in order to solve a DARP problem I created a Python class, that can generate random graphs. I attribute a random number to every edge which represents the cost to travel over that edge. My current solution for connecting vertices (and so create an edge) looks like this:

def connectVertices(self, vertexA, vertexB):
    weight = randint(1, self.maxDistance)
    self.adjacencyMatrix[vertexA.index][vertexB.index] = weight
    self.adjacencyMatrix[vertexB.index][vertexA.index] = weight

I insert a random integer in the adjacency matrix. How ever this can creates graph which can not represent realistic road networks. Example:

Node A has a cost of 1 to B.

Node B has a cost of 1 to C.

Node C has a cost of 60 to A.

Since the cost when travelling over B between A and C is only 2, it does not make much sens to have a cost of 60 for the direct connection between A and C.

(I can not solve this problem by reducing the maximal cost, because I will need to generate large graphs.)

Are there algorithms that solve this problem ?

(Or :Is there maybe a python library which generates random weighted graphs which takes my problem in count ?)

  • 2
    $\begingroup$ Welcome to CS.SE! What problem do you want solved? Can you give a self-contained problem statement? What is your definition of "realistic"? What distribution on graphs do you want? It sounds like you want a distribution where all possible outputs satisfy the triangle inequality, but that still leaves open many possible distributions, so it's not clear how you want to select among the many possibilities. Also: Python library recommendations are off-topic here. $\endgroup$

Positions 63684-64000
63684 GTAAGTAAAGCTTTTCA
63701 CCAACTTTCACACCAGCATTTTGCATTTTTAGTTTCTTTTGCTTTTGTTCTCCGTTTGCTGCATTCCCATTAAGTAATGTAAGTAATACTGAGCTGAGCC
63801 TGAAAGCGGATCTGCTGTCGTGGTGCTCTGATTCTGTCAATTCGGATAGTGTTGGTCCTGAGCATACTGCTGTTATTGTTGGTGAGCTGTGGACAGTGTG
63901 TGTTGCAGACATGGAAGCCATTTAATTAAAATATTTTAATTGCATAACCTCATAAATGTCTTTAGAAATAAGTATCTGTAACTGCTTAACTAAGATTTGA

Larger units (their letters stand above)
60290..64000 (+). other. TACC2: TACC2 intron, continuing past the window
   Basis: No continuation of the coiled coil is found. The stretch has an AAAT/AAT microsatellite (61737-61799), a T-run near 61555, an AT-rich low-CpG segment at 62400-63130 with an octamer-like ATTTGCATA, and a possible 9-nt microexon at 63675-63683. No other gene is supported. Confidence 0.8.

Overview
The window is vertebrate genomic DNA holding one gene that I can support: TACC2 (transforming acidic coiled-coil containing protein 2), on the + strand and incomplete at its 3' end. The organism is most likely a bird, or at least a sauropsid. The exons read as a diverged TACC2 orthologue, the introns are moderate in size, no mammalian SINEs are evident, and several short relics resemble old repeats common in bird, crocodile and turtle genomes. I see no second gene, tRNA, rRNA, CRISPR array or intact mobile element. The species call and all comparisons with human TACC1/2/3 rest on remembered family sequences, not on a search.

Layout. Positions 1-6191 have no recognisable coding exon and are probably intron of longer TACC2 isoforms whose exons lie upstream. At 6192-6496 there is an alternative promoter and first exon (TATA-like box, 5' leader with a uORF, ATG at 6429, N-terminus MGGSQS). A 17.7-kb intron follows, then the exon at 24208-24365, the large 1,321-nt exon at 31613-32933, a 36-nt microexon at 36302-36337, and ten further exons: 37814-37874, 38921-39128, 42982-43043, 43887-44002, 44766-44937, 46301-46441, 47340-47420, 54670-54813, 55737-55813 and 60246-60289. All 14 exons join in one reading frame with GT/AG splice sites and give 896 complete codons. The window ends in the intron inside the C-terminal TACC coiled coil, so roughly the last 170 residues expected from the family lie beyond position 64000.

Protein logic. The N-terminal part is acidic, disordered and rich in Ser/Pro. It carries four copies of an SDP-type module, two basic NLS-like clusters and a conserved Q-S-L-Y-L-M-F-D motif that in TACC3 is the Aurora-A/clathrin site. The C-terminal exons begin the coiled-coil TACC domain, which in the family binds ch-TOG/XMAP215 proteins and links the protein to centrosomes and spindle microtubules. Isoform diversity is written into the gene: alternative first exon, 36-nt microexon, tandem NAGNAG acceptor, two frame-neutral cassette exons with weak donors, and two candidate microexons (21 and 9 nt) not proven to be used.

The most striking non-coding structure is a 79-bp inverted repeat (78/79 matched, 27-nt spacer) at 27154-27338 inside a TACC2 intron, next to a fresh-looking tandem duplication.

– D.W.
    Feb 2, 2016 at 18:12
  • $\begingroup$ I don't know the kinds of distributions that exist. So part of my question is to suggest me a distribution or to tell me where I can search to find out more about this topic. (Yes it should satisfy the triangle inequality) $\endgroup$ Feb 2, 2016 at 18:37

2 Answers 2


One approach is to generate an arbitrary graph $G$ with arbitrary (positive) lengths on each edge. Then, compute all-pairs shortest paths, and build a new fully-connected graph $G'$ where the length of the edge $u \to v$ in $G'$ is equal to the length of the shortest path from $u$ to $v$ in $G$.

The nice thing about this is that you're guaranteed by construction that $G'$ will satisfy the triangle inequality.

If you are happy with generating fully connected graphs, you can then output $G'$ as your random graph. If you don't want the graphs to be fully connected, you could keep only some subset of the edges of $G'$ and delete the rest, then output the result.


You can also consider actually generating points in the plane $(x,y)$, and then randomly connect points with weight their distance $\sqrt{|x_1 - x_2| + |y_1 - y_2|}$. Additionally, you can try to not connect two points if your edge has to cross an already existing edge.


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